The Zoomer Report: Colds and Physical Activity
Here’s yet another great reason to get your exercise. People who are physically fit and active catch fewer colds, and the colds they do get are milder.
A team of scientists examined 12 weeks worth of data on 1,000 adults who reported on their perceived fitness and their exercise and dietary habits.
Researchers studied the autumn and winter seasons of 2008. They found that people who were physically fit and who engaged in exercise five or more days per week were about half as likely to suffer cold symptoms compared to participants who reported less physical activity.
What is more the severity of symptoms fell by 41 per cent among those who felt fittest and by 31 per cent among the most physically active.
The researchers say the average adult can expect to have a cold two to four times annually, while children can catch from a half dozen to 10 colds a year. Exercising apparently sparks a temporary rise in immune system cells, and each round of exercise is thought to enhance the body’s surveillance of harmful viruses and bacteria, thereby reducing the number and severity of infections such as the common cold.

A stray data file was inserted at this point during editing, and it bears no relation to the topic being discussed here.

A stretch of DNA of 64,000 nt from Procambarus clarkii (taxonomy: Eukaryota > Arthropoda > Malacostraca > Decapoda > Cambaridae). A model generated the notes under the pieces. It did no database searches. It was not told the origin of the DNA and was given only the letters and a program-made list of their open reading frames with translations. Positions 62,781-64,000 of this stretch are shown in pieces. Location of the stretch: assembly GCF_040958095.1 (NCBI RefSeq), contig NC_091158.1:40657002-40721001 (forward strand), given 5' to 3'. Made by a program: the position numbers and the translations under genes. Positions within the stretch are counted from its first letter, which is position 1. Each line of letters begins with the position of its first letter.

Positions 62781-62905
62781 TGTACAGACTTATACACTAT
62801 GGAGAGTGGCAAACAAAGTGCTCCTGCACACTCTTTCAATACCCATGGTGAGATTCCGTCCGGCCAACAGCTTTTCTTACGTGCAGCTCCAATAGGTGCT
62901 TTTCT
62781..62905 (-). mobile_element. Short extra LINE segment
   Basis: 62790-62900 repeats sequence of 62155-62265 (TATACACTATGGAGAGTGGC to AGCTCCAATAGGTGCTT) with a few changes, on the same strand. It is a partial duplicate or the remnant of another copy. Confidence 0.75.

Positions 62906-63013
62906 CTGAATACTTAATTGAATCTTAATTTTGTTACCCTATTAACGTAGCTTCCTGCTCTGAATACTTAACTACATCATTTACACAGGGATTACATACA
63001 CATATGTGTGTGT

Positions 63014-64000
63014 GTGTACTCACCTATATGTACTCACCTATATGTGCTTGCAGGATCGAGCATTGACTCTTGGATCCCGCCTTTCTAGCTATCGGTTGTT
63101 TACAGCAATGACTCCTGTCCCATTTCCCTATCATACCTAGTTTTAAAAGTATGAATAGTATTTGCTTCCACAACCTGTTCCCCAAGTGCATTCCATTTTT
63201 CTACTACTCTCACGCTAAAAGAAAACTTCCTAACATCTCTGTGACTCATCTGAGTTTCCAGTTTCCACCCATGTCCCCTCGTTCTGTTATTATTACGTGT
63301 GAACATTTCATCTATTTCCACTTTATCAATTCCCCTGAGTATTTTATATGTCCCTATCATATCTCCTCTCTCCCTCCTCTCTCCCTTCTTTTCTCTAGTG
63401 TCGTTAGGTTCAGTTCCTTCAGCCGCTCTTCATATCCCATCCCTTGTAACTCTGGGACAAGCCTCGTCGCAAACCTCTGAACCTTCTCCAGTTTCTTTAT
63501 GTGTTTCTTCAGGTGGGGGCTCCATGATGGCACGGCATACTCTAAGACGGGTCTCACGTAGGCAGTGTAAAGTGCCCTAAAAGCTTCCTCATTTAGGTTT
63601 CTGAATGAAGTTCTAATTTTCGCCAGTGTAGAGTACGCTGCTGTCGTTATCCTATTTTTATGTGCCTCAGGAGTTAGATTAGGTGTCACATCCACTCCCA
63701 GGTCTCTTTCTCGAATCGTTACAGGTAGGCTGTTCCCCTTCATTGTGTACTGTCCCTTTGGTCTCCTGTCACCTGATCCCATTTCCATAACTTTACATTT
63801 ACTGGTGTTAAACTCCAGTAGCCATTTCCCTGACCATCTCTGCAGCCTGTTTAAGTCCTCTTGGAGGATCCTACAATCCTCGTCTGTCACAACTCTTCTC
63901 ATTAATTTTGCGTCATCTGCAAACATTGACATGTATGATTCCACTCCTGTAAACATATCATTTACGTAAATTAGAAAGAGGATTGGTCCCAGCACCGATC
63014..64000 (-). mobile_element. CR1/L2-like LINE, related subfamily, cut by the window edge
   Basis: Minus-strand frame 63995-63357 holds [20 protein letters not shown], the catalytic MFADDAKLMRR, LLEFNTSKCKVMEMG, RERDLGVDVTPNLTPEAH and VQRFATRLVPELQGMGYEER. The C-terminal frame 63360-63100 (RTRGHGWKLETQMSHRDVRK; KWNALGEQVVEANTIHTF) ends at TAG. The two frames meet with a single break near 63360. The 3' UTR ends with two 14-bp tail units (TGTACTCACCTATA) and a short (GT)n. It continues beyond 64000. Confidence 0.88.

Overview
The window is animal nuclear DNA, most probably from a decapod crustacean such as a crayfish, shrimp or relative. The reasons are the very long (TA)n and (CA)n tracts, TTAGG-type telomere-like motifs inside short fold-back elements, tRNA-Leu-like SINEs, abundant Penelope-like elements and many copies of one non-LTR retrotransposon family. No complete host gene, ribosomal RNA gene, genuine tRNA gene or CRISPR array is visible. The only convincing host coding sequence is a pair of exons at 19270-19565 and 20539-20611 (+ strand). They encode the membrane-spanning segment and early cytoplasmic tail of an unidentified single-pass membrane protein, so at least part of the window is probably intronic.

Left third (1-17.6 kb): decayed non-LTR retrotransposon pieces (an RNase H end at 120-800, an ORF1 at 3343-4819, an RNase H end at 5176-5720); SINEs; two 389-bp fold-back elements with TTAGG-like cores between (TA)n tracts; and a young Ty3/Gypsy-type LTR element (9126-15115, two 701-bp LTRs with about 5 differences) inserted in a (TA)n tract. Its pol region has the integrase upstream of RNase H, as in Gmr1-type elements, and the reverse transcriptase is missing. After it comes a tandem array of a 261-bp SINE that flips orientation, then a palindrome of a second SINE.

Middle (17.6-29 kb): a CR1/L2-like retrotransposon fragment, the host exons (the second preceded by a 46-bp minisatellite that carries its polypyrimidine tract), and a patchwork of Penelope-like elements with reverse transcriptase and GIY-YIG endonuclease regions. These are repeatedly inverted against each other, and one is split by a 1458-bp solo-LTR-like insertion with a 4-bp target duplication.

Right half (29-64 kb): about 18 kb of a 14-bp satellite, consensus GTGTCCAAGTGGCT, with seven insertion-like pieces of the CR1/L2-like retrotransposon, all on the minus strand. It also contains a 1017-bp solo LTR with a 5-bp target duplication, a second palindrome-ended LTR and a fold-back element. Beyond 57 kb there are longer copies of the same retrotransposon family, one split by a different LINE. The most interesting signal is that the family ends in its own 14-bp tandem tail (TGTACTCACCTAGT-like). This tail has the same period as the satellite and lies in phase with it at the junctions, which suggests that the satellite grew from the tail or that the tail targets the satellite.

The study is published online in the British Journal of Sports Medicine.
Photo ©iStockphoto.com/ Mark Rose
About The Zoomer Report
Libby Znaimer, a prominent Canadian journalist specializing in business, politics, and lifestyle issues, is producer and host of The Zoomer Report, a special feature on topics of interest to baby boomers and the 50+. It covers everything from health and wealth to leisure and volunteerism, from the special vantage point of the generation that has changed society in its wake.
Ms. Znaimer is also Vice-President of News and Information for Classical 96.3FM and AM740. Her first book, “In Cancerland – Living Well Is The Best Revenge” – was published in October 2007 by Key Porter.
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